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The Late Jack Rooney, victim of the Dundalk Bombing of 19 December 1975.Photograph: The late Mr. Hugh Watters, a self-employed tailor, aged 60, who was murdered by the loyalist bombing of Dundalk, 19 December 1975.





The Dundalk Democrat, 14 August 2004:

Dundalk families meet judge

 By Anne Marie Eaton and James Rogers

 Families of those who died and were injured in the 1975 Dundalk bombing and relatives of the murdered Seamus Ludlow have met with Justice Henry Barron for a second time.

Justice Barron is compiling reports into the 1975 bombing and the May 1976 murder of Mr Ludlow.

Maura McKeever, whose father Jack Rooney was one of the two bomb victims, was joined by Margaret Watters, daughter of Hugh Watters, for the meeting which lasted for over an hour.

The meeting was described by the families as "polite but frank".

Maura McKeever said: "Justice Barron was very polite but he said he couldn't answer some of our questions because he didn't want parts of his report getting into the public domain before it is published.

"He said he expected the report into our fathers' deaths to be ready at the end of this year. I really hope that happens."

In his book The Dublin/Monaghan Bombings and the Murder Triangle author Joe Tiernan named those who he believed were responsible for the Dundalk bombing.

Seamus Ludlow's brother Kevin and nephews Jimmy Sharkey and Michael Donegan met with Barron to discuss the report into Seamus' death.

Speaking after the meeting Jimmy Sharkey said that Justice Barron was realising just how much effort the families were putting into the investigations.

He said: "I think when we met him first time around, he expected to be dealing with a family who wouldn't know how to deal with such an investigation."

Justice Barron told the family that he had seen one of the bullets that had been used in the murder.

A second inquest into Seamus' death is expected to get under way in the coming months.

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The Dundalk Democrat, 14 August 2004:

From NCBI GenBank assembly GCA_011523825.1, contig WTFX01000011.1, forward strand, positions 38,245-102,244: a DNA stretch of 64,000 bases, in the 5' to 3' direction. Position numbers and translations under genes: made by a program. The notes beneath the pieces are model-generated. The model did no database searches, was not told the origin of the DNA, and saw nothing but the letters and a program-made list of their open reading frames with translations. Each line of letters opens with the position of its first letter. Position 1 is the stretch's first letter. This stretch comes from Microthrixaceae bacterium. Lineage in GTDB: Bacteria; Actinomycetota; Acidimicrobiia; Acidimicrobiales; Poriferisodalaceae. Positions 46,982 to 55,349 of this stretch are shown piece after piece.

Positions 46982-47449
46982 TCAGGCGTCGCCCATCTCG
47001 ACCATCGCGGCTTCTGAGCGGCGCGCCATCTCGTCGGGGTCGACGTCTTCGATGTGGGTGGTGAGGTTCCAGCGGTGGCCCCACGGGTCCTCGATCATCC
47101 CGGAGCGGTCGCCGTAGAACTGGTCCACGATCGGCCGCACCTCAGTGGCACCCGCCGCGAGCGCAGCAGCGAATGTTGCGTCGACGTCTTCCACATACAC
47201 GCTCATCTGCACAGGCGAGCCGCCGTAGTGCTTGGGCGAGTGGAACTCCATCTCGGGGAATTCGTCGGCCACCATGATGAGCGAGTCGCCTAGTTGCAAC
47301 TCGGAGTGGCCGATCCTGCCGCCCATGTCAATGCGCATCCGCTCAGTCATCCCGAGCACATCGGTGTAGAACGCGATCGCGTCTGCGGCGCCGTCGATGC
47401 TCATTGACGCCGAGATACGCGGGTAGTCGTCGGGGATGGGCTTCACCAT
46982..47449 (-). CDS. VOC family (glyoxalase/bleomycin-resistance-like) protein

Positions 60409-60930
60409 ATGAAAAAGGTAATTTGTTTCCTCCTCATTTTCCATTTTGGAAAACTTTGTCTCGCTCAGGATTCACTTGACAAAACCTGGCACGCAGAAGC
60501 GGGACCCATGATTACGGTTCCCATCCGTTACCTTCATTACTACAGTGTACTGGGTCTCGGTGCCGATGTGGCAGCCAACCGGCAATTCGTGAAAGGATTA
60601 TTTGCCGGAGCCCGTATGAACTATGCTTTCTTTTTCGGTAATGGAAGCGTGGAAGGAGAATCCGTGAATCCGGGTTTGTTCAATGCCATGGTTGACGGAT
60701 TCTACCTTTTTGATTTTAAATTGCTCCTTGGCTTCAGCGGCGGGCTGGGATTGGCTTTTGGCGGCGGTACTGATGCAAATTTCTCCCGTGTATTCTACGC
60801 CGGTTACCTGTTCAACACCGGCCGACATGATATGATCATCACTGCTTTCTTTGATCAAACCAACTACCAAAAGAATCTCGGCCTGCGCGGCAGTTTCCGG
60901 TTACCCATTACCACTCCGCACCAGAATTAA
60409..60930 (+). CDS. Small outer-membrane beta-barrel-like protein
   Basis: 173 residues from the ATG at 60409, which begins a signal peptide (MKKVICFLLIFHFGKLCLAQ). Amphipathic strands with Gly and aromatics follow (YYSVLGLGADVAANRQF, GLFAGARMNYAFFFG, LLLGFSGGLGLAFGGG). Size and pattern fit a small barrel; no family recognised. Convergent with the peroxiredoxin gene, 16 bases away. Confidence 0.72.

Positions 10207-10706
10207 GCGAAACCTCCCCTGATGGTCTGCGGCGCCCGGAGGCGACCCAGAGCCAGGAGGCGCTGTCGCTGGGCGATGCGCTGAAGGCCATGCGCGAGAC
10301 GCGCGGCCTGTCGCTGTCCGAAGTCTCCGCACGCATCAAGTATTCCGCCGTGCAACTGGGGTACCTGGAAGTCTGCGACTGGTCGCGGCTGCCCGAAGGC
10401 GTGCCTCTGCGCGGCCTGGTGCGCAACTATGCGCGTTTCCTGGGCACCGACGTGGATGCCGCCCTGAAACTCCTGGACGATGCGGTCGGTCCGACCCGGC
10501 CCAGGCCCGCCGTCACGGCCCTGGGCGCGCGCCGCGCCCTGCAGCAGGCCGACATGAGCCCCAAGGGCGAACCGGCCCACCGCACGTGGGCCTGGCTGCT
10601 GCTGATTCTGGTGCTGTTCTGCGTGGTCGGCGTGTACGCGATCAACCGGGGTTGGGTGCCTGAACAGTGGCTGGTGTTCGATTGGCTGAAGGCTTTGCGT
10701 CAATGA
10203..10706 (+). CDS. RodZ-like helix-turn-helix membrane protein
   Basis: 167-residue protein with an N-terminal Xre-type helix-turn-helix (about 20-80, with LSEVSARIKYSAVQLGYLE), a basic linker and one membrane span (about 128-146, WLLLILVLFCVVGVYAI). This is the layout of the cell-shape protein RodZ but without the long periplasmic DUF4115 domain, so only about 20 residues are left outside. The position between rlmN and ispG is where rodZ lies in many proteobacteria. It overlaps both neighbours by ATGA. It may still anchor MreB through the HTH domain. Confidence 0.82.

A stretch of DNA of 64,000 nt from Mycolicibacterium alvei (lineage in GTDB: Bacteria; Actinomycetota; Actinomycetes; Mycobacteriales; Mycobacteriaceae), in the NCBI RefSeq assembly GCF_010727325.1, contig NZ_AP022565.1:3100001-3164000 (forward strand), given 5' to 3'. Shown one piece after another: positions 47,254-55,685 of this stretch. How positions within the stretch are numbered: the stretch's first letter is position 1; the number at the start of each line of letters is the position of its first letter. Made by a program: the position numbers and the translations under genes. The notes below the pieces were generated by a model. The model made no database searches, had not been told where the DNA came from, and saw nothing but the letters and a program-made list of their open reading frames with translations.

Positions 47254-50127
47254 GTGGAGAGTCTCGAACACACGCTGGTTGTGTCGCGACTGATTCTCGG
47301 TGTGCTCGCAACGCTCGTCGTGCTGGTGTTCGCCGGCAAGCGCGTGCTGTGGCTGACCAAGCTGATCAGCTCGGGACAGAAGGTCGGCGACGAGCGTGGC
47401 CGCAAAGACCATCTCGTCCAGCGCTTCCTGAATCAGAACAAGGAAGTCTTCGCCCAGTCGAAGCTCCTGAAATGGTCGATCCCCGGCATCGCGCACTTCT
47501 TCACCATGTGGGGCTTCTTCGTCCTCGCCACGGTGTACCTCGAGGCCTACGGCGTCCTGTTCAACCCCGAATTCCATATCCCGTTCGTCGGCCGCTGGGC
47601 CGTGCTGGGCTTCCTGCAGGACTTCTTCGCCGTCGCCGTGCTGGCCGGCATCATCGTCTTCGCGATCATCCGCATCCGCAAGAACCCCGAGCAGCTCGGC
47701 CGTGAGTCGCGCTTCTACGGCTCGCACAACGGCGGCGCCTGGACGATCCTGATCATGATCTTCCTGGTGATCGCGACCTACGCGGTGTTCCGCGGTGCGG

Bomb victims families meet Judge Barron

Families of those who died or were injured in the 1975 Dundalk Bombing met with Justice Henry Barron this week to discuss his ongoing investigations into the tragedy.

The bombing at Kay's Tavern on Crowe Street on December 19 of that year, claimed the lives of Jack Rooney and Hugh Watters.

Mr Watters died instantly and Mr Rooney died a few days later from his injuries.

This week Maura McKeever a daughter of Jack Rooney said she was "cautiously pleased" with the meeting with Judge Barron.

The meeting which lasted over an hour and included Maura, along with Margaret English, a daughter of Hugh Watters, and Peter O'Connor, who was injured in the blast.

"It was difficult this time around to get everyone to attend as many were on holidays, but that's the way things go", Maura said.

This was the group's second meeting with Judge Baron and Maura said he was being more open this time around.

"He did say he was going to follow up a few things that we highlighted, and he also gave us some information that we weren't aware of, but he asked that we keep the information to ourselves until he published his report."

Judge Barron used the term "amnesia" to describe the difficulties he was having in interviewing some of the people involved in the 1975 investigations.

Maura said: "He did say that many of the people were replying to his questions with 'I don't know' or 'I can't remember'."

After almost 29 years fighting for justice, Maura said the families remain ever hopeful of some progress.

"I did feel better about this latest meeting with Judge Barron and we will be meeting him in in October.

"We have been told his report won't be completed until Christmas at the earliest, but we have waited this long and we'll wait a bit longer.

"After all these years, it's really a case of we'll believe it when we see it."

Maura also said that her family would like to see a new inquest held into her father's death.

She explained; "My father died, was buried, and an inquest opened and closed within two weeks.

"There is no way that the full information would have been available at the inquest.

"It's not like nowadays. Things would have been taken away for Forensic examination elsewhere and it would have taken some time to get the results back. Remember, there were no mobile phones or computers.

"How would an inquest held so soon after the bombing have all the relevant details."

Maura said she would like to see an inquest being held similar to the second Seamus Ludlow inquest due to get underway in the next few months.

She said: "We live in hope, in fact it is the constant hope that has kept us going all these years."

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Last edited: 17 August 2004 18:24:17  

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Copyright 2004 the Rooney, Watters and Ludlow families. All rights reserved.
Revised: August 17, 2004 .